Medullary bone uptake is a very rare possibility in cases not in the extensive stage and where systemic metastasis is not identified. In a series of 403 cases, the medullary bone uptake could only be identified in seven of the cases (1.7%). Accordingly, performing a medullary bone biopsy for the purpose of staging is accepted as an optional examination.[16]

Surgical resection significantly reduces the probability of local recurrence in SCLC and is not naturally expected to have an impact upon systemic recurrences.[4,17] It is known that having the combined systemic effects of chemotherapy and the local control effects of surgical resection increases the success of treatment. Moreover, impeding the progress of disease via chemotherapy will increase the feasibility of surgical resection. Past studies demonstrate that chemotherapy induction before surgical resection is obviously a beneficial approach in diagnosed stage I cases.[2,14] For patients who have been preoperatively diagnosed and have undergone neoadjuvant chemotherapy before resection, re-staging should be performed after chemotherapy and before surgery.[4,15]

Complete resection should be the preferred surgical approach. Even in cases where curative resection is believed to have been performed, micrometastasis probability should always be kept in mind, and chemotherapy should be applied after surgery. It has been reported that chemotherapy following surgical treatment in N0 a nd N 1 cases is a proper treatment approach and a proper treatment option to extend survival.[3,5,7] In cases having nodal metastasis, mediastinal radiotherapy should be applied in addition to postoperative chemotherapy.[3] In our series, all of the patients underwent curative resection and adjuvant chemotherapy with additional radiotherapy given to eight cases identified as N2. Prophylactic cranial radiotherapy (given in one case) should be considered after complete resection and adjuvant chemotherapy. It is assumed that prophylactic cranial radiotherapy has positive effects on disease-free and general survival.

Very few cases of SCLC have a chance for surgical resection because the pathological stage is always more advanced than the clinical stage. Therefore, preoperative clinical staging should be done very accurately. Surgery should be avoided in patients that clinically exceed stage I (T1-2, N0). For stage I cases, mediastinoscopy or other mediastinal surgical evaluation should be performed first, and surgery should be considered afterwards. Small-cell lung cancer-diagnosed surgical candidates should undergo neoadjuvant chemotherapy, and chemotherapy should be continued after resection. Patients that underwent surgery without any diagnosis and were postoperatively diagnosed with SCLC should undergo chemotherapy after surgery as well as radiotherapy as needed. For those for whom complete resection could not be performed, partial resection does not contribute to survival. In our study, the five-year survival rate was 86% and the average survival duration was 97.9 months for N0 cases, and 15% and 15.8 months for N1 and N2 cases, respectively. Our results support the publications that suggest surgical treatment is needed in early stage SCLC.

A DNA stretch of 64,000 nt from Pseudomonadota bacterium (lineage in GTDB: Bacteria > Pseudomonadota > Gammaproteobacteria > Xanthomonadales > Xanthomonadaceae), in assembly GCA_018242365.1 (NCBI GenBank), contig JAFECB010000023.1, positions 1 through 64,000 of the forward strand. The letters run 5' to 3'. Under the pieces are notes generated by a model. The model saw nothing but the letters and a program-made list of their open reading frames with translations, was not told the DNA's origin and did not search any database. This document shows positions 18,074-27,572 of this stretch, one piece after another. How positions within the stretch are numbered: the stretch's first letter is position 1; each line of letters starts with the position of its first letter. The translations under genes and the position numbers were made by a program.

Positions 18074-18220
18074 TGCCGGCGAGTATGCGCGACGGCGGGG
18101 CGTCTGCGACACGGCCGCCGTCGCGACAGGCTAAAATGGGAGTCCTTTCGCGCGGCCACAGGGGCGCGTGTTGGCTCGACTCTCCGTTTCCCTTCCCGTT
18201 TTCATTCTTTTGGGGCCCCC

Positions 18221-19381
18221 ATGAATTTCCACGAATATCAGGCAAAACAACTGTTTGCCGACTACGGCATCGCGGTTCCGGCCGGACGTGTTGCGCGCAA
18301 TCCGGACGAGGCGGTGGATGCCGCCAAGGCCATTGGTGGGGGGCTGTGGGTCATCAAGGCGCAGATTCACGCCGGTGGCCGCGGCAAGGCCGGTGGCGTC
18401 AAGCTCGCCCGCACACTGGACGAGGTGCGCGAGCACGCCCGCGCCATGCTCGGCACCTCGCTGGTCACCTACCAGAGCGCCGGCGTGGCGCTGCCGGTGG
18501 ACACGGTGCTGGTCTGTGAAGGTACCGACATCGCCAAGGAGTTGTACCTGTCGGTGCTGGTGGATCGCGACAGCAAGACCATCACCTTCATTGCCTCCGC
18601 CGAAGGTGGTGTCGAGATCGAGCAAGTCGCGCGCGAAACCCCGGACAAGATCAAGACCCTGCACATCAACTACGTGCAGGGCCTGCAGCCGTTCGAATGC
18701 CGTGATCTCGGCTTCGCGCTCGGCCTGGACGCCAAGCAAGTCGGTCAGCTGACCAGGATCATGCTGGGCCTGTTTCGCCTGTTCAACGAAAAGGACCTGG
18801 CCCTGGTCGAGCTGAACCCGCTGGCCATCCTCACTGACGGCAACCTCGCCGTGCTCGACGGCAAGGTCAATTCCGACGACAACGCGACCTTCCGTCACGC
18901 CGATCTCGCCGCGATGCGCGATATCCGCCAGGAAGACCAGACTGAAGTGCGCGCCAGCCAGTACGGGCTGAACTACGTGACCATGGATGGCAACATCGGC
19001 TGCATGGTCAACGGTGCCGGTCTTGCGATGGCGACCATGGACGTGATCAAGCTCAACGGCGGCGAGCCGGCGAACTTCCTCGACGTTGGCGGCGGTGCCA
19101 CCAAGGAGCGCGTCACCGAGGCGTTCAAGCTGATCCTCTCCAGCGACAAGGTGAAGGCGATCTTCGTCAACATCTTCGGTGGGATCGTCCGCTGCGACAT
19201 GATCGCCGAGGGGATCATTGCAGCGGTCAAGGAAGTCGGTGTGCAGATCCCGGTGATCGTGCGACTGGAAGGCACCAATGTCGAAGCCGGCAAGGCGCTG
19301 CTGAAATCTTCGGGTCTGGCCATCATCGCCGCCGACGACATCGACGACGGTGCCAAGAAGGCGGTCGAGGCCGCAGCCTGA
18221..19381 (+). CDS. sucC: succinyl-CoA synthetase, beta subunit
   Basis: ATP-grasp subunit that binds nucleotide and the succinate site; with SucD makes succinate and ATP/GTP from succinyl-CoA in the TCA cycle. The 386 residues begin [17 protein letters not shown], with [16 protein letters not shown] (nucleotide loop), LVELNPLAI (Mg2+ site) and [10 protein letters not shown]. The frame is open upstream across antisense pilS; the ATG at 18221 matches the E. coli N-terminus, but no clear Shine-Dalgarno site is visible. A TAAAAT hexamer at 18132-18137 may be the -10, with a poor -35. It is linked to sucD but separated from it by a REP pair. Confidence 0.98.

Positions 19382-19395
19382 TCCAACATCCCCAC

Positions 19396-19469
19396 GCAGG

Declaration of conflicting interests
The authors declared no conflicts of interest with respect to the authorship and/or publication of this article.

The authors received no financial support for the research and/or authorship of this article.


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Keywords : Lung cancer; lymph node dissection; small cell lung cancer; surgical